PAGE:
Al Gore has recently presented a ten-point plan for the United States to deal with climate change over the course of the next few decades:
- An immediate “carbon freeze” that would cap U.S. CO2 emissions at current levels, followed by a program to generate 90% reductions by 2050.
- Start a long-term tax shift to reduce payroll taxes and increase taxes on CO2 emissions.
- Put aside a portion of carbon tax revenues to help low-income people make the transition.
- Create a strong international treaty by working toward “de facto compliance with Kyoto” and moving up the start date for Kyoto’s successor from 2012 to 2010.
- Implement a moratorium on construction of new coal-fired power plants that are not compatible with carbon capture and sequestration.
- Create an “ELECTRANET” — a smart electricity grid that allows individuals and businesses to feed power back in at prevailing market rates.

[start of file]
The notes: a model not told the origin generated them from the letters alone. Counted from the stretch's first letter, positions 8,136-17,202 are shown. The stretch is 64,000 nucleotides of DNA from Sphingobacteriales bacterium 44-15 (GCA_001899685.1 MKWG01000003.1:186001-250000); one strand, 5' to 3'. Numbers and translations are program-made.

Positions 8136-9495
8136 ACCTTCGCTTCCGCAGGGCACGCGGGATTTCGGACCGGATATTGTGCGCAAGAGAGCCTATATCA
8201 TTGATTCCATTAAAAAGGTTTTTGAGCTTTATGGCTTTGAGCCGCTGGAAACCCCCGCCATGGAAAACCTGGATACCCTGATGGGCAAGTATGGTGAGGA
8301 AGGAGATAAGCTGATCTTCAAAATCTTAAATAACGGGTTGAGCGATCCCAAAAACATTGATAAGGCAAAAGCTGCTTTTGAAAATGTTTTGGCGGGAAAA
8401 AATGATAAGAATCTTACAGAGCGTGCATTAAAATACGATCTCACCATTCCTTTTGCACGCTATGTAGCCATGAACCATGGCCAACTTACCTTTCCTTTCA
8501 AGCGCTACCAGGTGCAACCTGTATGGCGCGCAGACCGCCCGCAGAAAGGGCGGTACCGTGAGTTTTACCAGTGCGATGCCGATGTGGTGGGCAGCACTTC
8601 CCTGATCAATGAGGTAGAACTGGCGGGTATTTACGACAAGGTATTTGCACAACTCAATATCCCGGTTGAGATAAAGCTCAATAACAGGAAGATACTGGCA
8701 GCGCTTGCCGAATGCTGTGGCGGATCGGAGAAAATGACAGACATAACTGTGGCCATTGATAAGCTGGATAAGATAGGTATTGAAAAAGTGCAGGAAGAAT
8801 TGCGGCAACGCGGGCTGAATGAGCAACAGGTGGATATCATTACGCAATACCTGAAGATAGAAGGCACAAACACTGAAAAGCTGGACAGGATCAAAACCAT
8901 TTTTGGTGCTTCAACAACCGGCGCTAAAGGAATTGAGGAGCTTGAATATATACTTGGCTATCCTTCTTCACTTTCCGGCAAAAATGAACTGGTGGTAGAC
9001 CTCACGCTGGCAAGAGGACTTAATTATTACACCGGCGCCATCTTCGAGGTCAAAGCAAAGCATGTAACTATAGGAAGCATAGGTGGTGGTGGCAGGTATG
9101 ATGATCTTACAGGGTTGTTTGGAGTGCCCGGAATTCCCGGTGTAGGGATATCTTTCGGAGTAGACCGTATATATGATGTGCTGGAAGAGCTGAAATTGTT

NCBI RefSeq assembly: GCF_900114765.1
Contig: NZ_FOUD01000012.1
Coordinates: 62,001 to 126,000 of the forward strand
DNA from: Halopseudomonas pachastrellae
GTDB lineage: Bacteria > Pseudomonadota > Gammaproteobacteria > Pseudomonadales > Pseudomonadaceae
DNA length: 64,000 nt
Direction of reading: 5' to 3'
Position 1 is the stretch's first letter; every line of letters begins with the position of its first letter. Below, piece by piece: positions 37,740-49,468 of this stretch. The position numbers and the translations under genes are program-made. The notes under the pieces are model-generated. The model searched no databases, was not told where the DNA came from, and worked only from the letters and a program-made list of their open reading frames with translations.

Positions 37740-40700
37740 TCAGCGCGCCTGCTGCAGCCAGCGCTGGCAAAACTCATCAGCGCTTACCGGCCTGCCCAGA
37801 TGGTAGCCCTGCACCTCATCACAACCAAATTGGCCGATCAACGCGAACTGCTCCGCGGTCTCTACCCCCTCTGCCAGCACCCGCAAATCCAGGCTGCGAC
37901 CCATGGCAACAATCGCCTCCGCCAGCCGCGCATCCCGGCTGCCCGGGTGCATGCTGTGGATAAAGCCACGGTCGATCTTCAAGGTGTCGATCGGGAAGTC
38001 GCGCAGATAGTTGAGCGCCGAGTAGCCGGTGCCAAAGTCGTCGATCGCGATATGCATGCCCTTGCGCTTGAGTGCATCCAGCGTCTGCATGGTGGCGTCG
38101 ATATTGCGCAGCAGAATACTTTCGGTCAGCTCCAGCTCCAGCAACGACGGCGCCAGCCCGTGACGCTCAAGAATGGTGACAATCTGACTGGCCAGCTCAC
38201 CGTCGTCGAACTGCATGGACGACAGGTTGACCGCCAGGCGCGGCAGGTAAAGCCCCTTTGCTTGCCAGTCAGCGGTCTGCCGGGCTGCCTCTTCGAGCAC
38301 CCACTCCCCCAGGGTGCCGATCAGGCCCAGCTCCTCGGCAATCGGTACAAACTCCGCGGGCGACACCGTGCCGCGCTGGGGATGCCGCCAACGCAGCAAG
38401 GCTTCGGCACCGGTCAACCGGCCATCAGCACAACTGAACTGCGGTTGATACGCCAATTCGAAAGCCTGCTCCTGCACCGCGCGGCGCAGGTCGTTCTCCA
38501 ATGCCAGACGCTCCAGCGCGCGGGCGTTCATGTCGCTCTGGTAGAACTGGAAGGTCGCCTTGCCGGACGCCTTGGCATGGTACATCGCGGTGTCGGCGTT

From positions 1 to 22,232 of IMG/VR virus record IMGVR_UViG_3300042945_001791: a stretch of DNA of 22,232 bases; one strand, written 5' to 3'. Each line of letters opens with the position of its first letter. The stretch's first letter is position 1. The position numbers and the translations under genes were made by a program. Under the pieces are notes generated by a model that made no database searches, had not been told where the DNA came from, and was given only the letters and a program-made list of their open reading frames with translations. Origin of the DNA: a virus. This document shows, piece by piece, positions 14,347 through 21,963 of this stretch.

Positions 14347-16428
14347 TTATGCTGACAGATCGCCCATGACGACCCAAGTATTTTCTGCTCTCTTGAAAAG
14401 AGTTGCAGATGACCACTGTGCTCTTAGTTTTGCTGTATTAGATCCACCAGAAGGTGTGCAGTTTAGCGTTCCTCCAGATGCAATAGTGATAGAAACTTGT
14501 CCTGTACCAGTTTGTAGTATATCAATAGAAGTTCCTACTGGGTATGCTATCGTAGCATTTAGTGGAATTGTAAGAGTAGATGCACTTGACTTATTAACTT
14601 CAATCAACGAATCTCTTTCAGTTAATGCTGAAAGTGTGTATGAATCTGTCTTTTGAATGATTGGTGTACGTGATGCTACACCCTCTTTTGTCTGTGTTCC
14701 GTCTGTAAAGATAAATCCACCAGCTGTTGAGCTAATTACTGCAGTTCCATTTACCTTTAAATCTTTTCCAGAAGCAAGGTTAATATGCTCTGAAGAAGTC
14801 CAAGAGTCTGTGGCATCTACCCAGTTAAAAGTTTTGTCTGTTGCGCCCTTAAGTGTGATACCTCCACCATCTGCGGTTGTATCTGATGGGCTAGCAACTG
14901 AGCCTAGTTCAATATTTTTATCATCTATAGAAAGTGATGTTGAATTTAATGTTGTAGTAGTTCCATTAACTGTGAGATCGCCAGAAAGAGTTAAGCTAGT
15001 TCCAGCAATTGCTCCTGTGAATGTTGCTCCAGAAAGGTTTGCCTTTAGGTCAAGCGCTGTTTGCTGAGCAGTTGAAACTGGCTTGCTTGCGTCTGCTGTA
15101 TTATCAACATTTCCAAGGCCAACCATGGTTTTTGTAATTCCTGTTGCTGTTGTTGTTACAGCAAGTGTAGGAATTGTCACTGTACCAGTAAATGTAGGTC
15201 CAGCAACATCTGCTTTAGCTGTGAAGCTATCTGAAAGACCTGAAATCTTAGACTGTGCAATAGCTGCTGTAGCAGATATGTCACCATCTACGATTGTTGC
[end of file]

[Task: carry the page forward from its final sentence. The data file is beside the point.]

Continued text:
- Raise Corporate Average Fuel Economy (CAFE) standards.
- Set a date for a ban on incandescent light bulbs.
- Create “Connie Mae,” a carbon-neutral mortgage association, to help defray the upfront costs of energy-efficient building.
- Have the Securities and Exchange Commission require disclosure of carbon emissions in corporate reporting, as a relevant “material risk.”
A much more detailed discussion of the points can be found on Grist. It is safe to expect considerable elaboration in Gore’s upcoming book: The Path to Survival. It will be available as of Earth Day (April 22nd) of 2008.
It is an interesting – and distinctly American – mix. It seems like number one is the uber-recommendation, while the others are more specific subsidiary policies. Exactly how such a freeze could be implemented – politically, economically, and legally – is a massive question. That said, it is a list that targets many of the major opportunities for domestic emission mitigation. It will be interesting to see whether any of these get the endorsement of Democratic or Republican candidates in the run-up to the 2008 Presidential election. If so, it will make for a big break with past half-hearted and voluntary measures.
PS. Those unfamiliar with the American mortgages will understand number nine better if they read about Fannie Mae and Freddie Mac: America’s huge and bizarrely named quasi-government-backed mortgage corporations.